Retelling of an Indie Art Game Classic
Yume Nikki: Dream Diary is a surrealist adventure game with some puzzle/mystery mechanics and an interesting visual style. Based off of the 2004 original Yume Nikki developed with RPG Maker as a hobbyist project by it’s elusive creator Kikiyama, this title is a total visual and mechanical re-imagining. The setting places you in the bedroom of Madotsuki, who will not leave her room in the waking world but in her sleep the doorway will lead the player to a selection of recurring dreams and nightmares.
There’s about 14 years of buildup and an air of mystery around a creator who kept to themselves that whole time when it comes to Yume Nikki. Naturally this leads to expectations which few games could ever live up to. However, as a player not familiar with the original, I was excited to experience this iteration of the game with completely fresh eyes and offer an opinion not colored by it’s predecessor.
Bend The Nightmare
The gameplay consists of the main character phasing in and out of the world of dreams. In this world you open the bedroom door that Madotsuki is was reluctant to open before and find yourself in a dark room with a carousel of doors to choose from, which lead you to our protagonist’s recurring dreams. It’s up to us to wander around this sometimes open and sometimes linear setting and figure out what exactly we’re doing here.
The game isn’t very heavy on actual game mechanics to be honest. It feels as though the real point of this game is just as an interactive way to show us haunting and somewhat disturbing visuals with the occasional jump scare thrown in. You are either in sections that play as a side-scroller or others where you move in a 3D environment. Dreams are meant to be replayed and revisited as you pick up puzzle pieces and collectible art along the way that let you delve further into the overall experience of Yume Nikki. A puzzle in one dream won’t be complete until you complete some sections of another dream entirely and the game does well to facilitate this by having tunnel-ways that connect one dream to another without having to totally load out into the waking world. Sometimes all of the actions you’re told about are available and other times the game is showing you an art piece where it wouldn’t like you to have everything you’ve seen previously.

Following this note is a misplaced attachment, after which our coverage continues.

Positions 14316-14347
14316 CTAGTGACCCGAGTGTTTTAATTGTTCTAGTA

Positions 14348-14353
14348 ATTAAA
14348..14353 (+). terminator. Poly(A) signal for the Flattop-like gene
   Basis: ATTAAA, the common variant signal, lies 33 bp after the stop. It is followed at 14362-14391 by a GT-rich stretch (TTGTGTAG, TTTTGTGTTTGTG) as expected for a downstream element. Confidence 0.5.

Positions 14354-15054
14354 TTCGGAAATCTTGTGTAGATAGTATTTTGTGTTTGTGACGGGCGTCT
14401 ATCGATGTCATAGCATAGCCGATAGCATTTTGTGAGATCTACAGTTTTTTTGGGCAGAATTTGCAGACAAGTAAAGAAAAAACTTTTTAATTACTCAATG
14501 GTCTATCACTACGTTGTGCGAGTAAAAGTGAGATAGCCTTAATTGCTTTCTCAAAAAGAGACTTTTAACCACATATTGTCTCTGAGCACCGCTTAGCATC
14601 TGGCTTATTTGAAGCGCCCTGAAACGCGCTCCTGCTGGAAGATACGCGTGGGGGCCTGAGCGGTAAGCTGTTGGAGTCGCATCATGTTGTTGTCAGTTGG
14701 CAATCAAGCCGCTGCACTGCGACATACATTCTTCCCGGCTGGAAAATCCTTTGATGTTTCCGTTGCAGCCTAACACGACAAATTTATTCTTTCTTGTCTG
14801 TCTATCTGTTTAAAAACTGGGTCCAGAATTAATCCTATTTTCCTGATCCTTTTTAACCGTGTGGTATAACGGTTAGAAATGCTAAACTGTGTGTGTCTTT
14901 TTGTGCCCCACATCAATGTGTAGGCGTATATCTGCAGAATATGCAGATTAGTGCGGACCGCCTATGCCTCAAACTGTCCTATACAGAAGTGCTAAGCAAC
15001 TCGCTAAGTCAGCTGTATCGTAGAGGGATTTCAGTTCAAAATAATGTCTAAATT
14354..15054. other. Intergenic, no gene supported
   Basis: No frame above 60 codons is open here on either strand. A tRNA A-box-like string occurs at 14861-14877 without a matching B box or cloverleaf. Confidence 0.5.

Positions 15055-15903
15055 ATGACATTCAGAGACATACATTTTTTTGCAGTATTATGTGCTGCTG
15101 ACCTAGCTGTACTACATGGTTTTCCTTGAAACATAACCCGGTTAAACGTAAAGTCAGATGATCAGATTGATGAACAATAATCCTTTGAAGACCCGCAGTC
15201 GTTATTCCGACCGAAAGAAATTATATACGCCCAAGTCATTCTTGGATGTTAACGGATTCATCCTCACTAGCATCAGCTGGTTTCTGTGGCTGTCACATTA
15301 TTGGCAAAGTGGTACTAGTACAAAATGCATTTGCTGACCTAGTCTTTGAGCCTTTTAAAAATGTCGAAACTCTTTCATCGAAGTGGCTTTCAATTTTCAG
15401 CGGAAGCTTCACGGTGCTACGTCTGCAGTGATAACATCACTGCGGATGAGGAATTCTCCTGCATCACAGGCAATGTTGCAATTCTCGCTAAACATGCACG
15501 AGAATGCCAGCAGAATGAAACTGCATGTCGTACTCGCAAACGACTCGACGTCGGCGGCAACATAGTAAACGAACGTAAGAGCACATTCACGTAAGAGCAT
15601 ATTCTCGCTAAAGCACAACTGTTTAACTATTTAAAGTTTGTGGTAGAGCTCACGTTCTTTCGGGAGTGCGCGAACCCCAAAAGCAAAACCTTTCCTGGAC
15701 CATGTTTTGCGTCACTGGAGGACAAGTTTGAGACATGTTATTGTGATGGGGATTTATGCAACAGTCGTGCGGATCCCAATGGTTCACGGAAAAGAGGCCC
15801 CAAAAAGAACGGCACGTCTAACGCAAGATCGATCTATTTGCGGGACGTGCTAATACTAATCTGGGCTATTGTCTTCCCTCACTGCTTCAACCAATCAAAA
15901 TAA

Most of the actual gameplay mechanics consist of walking and wandering as you overcome the minimal bits of platforming. Nothing here could really be called difficult, but even the easy mechanics let you down a few times since the game does it’s best not to tell you anything at all. Certain games teach you visually as the player is given a mechanical possibility or shown how to complete a task, but Yume Nikki has no problem leaving you totally in the dark. It felt as though this purposeful technique would lend itself to immersion in the eerie world the game built for us, but instead it leaves an overall feeling of frustration and clumsiness.
In one section you find an item that would reveal hidden paths, and soon after I found myself in a boss section evading a truly well-made nightmare of a schoolgirl creature where no obvious path exists, and you have seven seconds before the creature catches up to you and the section restarts. The game inadvertently led to me to believe I should of course be using the item I just found to conjure up a means of escape well before this schoolgirl from hell touched me with her fifth arm. Instead the answer was to actually pay attention to the level around me and wait for enemy-location-based means of unlocking the way through. You’re supposed to let her get close intentionally, but when the section repeats over and over if you’re touched I’m not surprised it took me as long as it did to let this happen, replaying the same seven seconds of this level and hearing the same sounds repeating ad nauseam. This experience highlighted a lot of what I had to look forward to in the rest of my six hours with the game.